Nursing the patient with severe communication impairment

Authors


Jeff Sigafoos, Department of Special Education, University of Texas at Austin, Austin, TX 78712-1290, USA. E-mail: j.sigafoos@.edfac.usyd.edu.au

Abstract

Nursing the patient with severe communication impairment

Background.  Effective communication with patients is critical to effective nursing practice. Surprisingly, there is little information on nurses’ experiences in caring for patients who are unable to speak.

Purpose and method. This study provides descriptive information from interviews with 20 nurses who cared for patients with severe communication impairment. The interview protocol explored positive and negative experiences of nursing patients with severe communication impairment. Frequency counts and descriptive analyses were conducted to identify the major themes emerging from the interviews.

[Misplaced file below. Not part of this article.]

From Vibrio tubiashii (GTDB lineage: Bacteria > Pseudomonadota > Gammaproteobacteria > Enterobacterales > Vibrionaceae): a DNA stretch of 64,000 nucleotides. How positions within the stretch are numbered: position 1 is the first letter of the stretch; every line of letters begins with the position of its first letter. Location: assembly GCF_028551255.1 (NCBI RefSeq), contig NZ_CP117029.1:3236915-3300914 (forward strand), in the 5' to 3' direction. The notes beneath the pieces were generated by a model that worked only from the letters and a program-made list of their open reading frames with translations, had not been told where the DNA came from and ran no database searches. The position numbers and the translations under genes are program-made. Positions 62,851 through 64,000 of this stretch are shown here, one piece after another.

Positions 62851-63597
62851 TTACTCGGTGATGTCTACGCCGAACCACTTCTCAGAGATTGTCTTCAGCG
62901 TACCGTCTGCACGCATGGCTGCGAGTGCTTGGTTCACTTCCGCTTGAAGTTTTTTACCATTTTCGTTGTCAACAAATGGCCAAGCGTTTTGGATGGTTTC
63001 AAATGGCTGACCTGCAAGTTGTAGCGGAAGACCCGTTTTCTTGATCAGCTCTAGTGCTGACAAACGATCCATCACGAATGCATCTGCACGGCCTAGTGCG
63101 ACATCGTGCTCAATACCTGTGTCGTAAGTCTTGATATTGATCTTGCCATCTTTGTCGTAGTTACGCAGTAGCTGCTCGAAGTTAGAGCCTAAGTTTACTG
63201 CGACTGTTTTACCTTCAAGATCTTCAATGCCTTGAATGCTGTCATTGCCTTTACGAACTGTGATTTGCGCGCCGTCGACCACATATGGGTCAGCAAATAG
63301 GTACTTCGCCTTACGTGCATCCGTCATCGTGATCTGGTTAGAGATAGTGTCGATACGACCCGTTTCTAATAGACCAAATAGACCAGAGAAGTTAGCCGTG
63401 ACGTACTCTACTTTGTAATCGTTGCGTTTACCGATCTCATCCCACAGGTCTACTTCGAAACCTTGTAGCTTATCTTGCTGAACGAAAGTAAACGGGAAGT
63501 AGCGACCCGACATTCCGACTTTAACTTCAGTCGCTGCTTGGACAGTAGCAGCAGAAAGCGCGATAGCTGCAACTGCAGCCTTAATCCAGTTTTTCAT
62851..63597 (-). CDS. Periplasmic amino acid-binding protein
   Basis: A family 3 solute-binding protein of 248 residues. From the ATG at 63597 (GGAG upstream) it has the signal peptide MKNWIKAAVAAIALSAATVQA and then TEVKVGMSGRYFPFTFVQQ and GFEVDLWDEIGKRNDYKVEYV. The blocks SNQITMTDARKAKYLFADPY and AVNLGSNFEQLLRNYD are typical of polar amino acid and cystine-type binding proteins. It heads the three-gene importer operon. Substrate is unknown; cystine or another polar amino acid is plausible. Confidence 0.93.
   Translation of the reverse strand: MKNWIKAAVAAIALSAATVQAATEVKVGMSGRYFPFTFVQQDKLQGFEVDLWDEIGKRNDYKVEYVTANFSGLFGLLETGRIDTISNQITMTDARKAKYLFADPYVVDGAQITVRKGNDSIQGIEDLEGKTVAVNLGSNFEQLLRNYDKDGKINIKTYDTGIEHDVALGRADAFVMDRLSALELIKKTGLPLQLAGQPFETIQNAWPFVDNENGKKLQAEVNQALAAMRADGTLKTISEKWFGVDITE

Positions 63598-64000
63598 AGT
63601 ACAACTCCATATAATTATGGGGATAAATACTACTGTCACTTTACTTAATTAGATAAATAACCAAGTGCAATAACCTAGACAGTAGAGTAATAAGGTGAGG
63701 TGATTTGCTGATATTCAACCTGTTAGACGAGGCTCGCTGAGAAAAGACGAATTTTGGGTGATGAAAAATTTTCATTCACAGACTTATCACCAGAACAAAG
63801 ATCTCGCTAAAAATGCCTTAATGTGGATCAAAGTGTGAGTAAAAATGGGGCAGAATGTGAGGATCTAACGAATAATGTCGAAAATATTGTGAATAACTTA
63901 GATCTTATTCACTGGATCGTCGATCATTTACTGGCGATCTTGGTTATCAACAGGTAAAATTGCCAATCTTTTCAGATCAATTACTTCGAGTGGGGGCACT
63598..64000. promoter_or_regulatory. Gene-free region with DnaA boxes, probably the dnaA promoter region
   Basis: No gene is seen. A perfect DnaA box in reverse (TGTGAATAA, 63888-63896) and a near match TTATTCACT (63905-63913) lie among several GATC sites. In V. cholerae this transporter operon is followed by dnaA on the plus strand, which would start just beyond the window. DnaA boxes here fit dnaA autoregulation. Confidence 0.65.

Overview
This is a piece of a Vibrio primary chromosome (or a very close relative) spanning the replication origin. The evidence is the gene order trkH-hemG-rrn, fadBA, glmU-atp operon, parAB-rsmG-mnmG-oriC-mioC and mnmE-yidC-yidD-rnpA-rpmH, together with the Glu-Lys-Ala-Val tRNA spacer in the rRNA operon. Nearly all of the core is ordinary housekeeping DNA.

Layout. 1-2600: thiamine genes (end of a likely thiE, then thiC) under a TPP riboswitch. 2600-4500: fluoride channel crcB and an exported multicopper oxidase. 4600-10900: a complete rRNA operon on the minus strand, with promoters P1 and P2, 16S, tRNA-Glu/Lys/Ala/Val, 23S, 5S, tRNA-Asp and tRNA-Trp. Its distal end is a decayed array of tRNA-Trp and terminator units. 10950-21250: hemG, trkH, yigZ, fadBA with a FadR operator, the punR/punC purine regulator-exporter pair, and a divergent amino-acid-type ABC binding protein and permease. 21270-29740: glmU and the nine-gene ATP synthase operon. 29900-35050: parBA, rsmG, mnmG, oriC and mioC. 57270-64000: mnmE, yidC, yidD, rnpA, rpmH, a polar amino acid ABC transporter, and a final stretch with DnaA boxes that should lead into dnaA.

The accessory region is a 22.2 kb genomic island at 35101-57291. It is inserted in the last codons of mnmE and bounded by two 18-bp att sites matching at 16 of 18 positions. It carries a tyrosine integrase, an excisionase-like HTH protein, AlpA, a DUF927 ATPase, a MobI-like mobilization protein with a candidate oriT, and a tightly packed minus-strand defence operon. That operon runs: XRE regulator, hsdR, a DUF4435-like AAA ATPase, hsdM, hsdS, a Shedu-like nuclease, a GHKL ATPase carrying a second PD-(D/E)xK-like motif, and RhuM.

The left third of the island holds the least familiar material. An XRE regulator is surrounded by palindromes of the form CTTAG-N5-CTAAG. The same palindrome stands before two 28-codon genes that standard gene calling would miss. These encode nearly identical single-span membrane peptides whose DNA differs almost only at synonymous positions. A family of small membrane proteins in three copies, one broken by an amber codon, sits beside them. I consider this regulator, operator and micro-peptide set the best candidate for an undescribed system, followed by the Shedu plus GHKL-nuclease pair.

Results. The results suggest that nurse–patient communication is difficult when the patient has severe communication impairment, although some nurses discovered effective strategies to facilitate communication with such patients. Many of the difficulties could be viewed as a breakdown in understanding arising from the lack of a readily interpretable communication system that could be used by nurse and patient.

Conclusions. The results suggest a need for training nurses in the use of alternative modes of communication. Nurses also need access to a variety of simple augmentative communication devices for use with patients who are unable to speak. Finally, nurses should collaborate with speech pathologists on the development of preadmission information and bedside training for people who are admitted to hospital with severe communication impairment.

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